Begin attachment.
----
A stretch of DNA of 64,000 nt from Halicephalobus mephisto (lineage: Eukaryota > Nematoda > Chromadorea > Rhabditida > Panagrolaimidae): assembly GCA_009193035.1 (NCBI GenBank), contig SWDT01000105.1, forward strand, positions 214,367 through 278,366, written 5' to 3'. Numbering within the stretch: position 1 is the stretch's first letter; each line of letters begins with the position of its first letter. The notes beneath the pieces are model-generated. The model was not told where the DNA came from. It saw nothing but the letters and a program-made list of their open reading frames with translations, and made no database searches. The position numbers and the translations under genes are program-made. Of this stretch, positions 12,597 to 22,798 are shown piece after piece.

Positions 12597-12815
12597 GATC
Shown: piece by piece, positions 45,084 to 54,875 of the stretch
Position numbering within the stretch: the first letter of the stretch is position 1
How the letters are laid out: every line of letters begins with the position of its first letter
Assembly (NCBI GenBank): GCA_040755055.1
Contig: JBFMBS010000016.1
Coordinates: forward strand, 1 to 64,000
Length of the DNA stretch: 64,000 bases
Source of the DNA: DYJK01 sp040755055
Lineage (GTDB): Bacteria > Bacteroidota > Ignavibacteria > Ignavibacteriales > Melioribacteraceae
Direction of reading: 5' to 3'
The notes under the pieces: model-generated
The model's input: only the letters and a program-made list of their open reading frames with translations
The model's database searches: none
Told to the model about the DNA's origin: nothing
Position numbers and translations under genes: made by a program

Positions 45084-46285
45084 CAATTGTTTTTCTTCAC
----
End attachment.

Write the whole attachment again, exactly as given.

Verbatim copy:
A stretch of DNA of 64,000 nt from Halicephalobus mephisto (lineage: Eukaryota > Nematoda > Chromadorea > Rhabditida > Panagrolaimidae): assembly GCA_009193035.1 (NCBI GenBank), contig SWDT01000105.1, forward strand, positions 214,367 through 278,366, written 5' to 3'. Numbering within the stretch: position 1 is the stretch's first letter; each line of letters begins with the position of its first letter. The notes beneath the pieces are model-generated. The model was not told where the DNA came from. It saw nothing but the letters and a program-made list of their open reading frames with translations, and made no database searches. The position numbers and the translations under genes are program-made. Of this stretch, positions 12,597 to 22,798 are shown piece after piece.

Positions 12597-12815
12597 GATC
Shown: piece by piece, positions 45,084 to 54,875 of the stretch
Position numbering within the stretch: the first letter of the stretch is position 1
How the letters are laid out: every line of letters begins with the position of its first letter
Assembly (NCBI GenBank): GCA_040755055.1
Contig: JBFMBS010000016.1
Coordinates: forward strand, 1 to 64,000
Length of the DNA stretch: 64,000 bases
Source of the DNA: DYJK01 sp040755055
Lineage (GTDB): Bacteria > Bacteroidota > Ignavibacteria > Ignavibacteriales > Melioribacteraceae
Direction of reading: 5' to 3'
The notes under the pieces: model-generated
The model's input: only the letters and a program-made list of their open reading frames with translations
The model's database searches: none
Told to the model about the DNA's origin: nothing
Position numbers and translations under genes: made by a program

Positions 45084-46285
45084 CAATTGTTTTTCTTCAC